Pacquiao vs. Marquez 4 Predictions

By Boxing News on December 7, 2012
Pacquiao vs. Marquez 4 Predictions
Will Pacquiao be able to put his distractions aside, step it up and rekindle the old fire?

With their first fight ruled a draw, and their two subsequent fights awarded to Pacquiao by controversial decision, this rivalry remains unresolved…

Saturday night at the MGM Grand in Las Vegas, Nevada, two old rivals, Manny Pacquiao and Juan Manuel Marquez, meet for the fourth time. With their first fight ruled a questionable draw, and their two subsequent fights awarded to Pacquiao by controversial decision, this rivalry remains intense and unresolved. Both men may be past their primes, but they are two of the greatest fighters of their era. Will Pacquiao put his distractions aside and rekindle the old fire? Will Marquez dictate the pace and not just rely on his superb timing and counterpunching? This is how the Boxing.com writers see Pacquiao-Marquez 4.

Adam Berlin: “Think back to the end of their last fight. Right before the decision was announced, Manny Pacquiao, who can feint in the ring but doesn’t possess the best poker face, was the picture of defeat. Unfortunately, the judges got it wrong that night. The Pacquiao/Bradley decision garnered more outrage from the press, but Marquez/Pacquiao III was the bigger travesty. Number four will be Marquez’s fight. He’ll once again show his mastery of ring geography. He’ll once again land the more dramatic blows. And, fueled by injustice, he’ll be more motivated than his familiar rival. For one Las Vegas night, the days when fighters fought each other multiple times will be resurrected, and in an old-school contest of veteran skill and savvy, Marquez will win handily. Let’s hope the judges get it right.”

Cheekay Brandon: “I find myself among the relative minority of boxing writers who looks on to part four of this saga with great enthusiasm. For one, boxing doesn’t provide many fights between all-time greats who are still relevant, and Pacquiao-Marquez will actually go down in history as one of boxing’s great chess matches, a true boxer-puncher dichotomy. I am of the belief that Marquez clearly won two of the fights in this trilogy (the second and third), with one draw (the first) and am pulling for him to put a stamp on his legacy by earning a long-deserved victory. I don’t expect the fourth fight to contain anything different in terms of style: Pacquiao will punch, Marquez will box. The main question is this: do we have reason to believe that Pacquiao’s aggressiveness faded since their fight a year ago? Pacquiao’s activity is the only way that he’ll win this fight and is why Pacquiao is difficult to defeat in a fair decision, as Marquez will outsmart him, and will land the cleaner, harder punches (he always does). Another X-factor is the Marquez muscle that everyone is talking about (and is skeptical of): is this real? Is Marquez actually more muscular and stronger than a year ago? Assuming that this doesn’t come at the expense of quickness and slickness, this could mean more bite in Marquez’s punches. Marquez will hit Pacquiao with some heavy bombs, several of which stun Pacquiao, particularly during the first half of the fight. It will be about even after 6. I look for Pacquiao to bring his legendary offensive barrage, breaking through and hurting Marquez during the championship rounds. In the end: Pacquiao in a clear decision, 8 rounds to 4 via activity, punch output and a strong finish.”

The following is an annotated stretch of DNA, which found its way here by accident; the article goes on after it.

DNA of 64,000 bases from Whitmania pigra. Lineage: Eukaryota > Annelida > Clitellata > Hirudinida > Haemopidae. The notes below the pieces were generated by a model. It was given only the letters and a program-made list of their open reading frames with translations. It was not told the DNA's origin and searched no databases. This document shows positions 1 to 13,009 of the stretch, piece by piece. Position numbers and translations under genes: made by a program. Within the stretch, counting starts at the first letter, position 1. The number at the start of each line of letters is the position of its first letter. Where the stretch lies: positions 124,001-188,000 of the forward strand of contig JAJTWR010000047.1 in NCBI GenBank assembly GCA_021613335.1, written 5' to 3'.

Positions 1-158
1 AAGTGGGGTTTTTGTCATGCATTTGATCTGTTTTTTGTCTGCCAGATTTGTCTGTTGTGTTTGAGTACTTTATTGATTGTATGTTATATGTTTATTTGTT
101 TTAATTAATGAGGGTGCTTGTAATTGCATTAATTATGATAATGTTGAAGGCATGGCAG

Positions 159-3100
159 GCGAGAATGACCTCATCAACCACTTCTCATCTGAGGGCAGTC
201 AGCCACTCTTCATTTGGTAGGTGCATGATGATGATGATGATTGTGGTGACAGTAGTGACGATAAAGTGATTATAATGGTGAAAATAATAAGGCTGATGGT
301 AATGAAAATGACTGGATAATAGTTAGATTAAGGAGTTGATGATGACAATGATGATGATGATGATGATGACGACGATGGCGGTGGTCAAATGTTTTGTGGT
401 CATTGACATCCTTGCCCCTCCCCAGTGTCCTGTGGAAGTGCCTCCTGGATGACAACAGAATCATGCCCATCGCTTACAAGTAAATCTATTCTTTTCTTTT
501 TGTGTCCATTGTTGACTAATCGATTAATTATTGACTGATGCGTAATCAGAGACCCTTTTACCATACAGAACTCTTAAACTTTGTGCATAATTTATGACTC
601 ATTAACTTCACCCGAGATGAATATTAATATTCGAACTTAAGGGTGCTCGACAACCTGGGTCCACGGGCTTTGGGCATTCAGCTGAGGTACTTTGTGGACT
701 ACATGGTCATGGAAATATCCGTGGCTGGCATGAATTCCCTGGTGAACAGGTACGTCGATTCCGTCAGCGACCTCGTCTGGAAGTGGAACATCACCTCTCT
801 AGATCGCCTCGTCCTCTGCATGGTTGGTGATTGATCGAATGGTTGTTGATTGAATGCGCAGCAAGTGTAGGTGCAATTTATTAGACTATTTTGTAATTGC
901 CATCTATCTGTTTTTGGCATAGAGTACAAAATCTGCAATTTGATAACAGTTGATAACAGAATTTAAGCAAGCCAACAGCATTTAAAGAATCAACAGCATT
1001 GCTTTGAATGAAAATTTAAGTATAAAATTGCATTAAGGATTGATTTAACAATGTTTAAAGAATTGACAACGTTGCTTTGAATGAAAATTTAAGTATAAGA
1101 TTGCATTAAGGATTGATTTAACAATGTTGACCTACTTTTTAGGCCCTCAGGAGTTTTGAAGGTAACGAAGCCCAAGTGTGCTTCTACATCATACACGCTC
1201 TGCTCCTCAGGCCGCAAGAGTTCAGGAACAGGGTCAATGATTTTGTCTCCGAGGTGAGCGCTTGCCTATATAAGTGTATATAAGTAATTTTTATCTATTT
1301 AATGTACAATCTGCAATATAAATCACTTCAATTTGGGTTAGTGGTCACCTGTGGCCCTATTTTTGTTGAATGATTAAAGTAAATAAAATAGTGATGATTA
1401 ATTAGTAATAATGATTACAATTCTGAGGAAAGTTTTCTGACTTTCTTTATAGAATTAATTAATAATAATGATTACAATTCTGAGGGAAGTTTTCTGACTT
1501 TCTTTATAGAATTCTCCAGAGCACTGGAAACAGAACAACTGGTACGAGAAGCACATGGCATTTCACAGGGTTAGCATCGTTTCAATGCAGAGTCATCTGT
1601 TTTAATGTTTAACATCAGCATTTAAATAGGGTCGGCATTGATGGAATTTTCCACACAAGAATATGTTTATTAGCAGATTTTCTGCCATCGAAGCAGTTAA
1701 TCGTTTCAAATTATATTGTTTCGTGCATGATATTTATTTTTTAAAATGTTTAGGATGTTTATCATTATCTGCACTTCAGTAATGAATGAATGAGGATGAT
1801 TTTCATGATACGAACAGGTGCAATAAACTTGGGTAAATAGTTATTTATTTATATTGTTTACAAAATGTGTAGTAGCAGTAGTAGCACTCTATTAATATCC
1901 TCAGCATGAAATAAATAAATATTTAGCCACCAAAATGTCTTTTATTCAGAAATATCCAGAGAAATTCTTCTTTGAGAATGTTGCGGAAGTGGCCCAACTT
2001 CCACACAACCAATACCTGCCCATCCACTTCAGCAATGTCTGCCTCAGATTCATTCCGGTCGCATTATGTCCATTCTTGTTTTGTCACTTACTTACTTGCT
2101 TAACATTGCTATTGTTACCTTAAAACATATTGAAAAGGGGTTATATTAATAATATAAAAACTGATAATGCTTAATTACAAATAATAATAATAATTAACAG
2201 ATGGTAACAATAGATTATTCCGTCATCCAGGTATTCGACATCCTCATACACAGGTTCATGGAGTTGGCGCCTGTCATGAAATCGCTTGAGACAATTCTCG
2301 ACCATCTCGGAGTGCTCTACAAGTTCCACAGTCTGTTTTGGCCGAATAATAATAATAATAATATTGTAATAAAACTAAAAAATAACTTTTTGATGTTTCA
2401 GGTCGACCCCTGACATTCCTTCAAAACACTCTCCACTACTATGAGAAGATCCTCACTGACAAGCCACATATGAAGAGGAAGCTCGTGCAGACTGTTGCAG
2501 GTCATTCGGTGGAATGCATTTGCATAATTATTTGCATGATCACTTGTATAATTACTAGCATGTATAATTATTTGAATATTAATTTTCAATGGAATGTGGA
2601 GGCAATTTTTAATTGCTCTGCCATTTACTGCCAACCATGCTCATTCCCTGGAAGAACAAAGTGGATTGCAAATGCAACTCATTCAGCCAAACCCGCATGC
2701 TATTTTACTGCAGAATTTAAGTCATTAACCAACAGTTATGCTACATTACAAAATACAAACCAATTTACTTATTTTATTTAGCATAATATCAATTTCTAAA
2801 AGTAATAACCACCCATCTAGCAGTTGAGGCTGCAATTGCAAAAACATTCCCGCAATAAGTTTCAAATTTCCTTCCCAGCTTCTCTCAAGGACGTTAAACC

Teron Briggs: “I believe Marquez will put on another exemplary performance against his long time rival Pacquiao and finally get a much deserved decision. Pacquiao will get out to an early lead on the scorecards, as he outworks his older foe, however Marquez’s body attack and counterpunching will eventually wear him down. I see Pacquiao touching the canvas in the championship rounds and Marquez closing the show like the champion he is.”

Slee Christopher: “I was somewhat vexed when this fight was first made. I’d rather see both fighters facing new competition and I found Pacquiao/Marquez III to be a watered down version of the first two fights. Months later and I’m warming up to the fourth installment. I’ve re-watched their first three wars and my intrigue has grown substantially. As have my questions about the fight. How much fire does Pac have left? When will Marquez, at 39, take the kind of ‘step back’ that we saw Miguel Cotto have last week? Will either of these guys—who already fight at a blistering pace—really take it to a new level of activity and risk to take it out of the judges’ hands? This fight is really all about legacy, as each guy wants to close out the rivalry convincingly. The victor is rumored to fight Brandon Rios, which makes for must see TV but isn’t exactly a ‘mega fight’ reward. Conventional wisdom will tell you Pac will win another razor-close decision. I’m going to go out on a limb and say Pac wins via late round stoppage. I know Marquez is certified Pacman kryptonite but I thought Pac took a step forward against Bradley, short of his unwillingness to empty the tank in the championship rounds. I expect he’ll give that extra effort Saturday. I hope I’m right because I ‘m not interested in part V; at least not until the week of the fight.”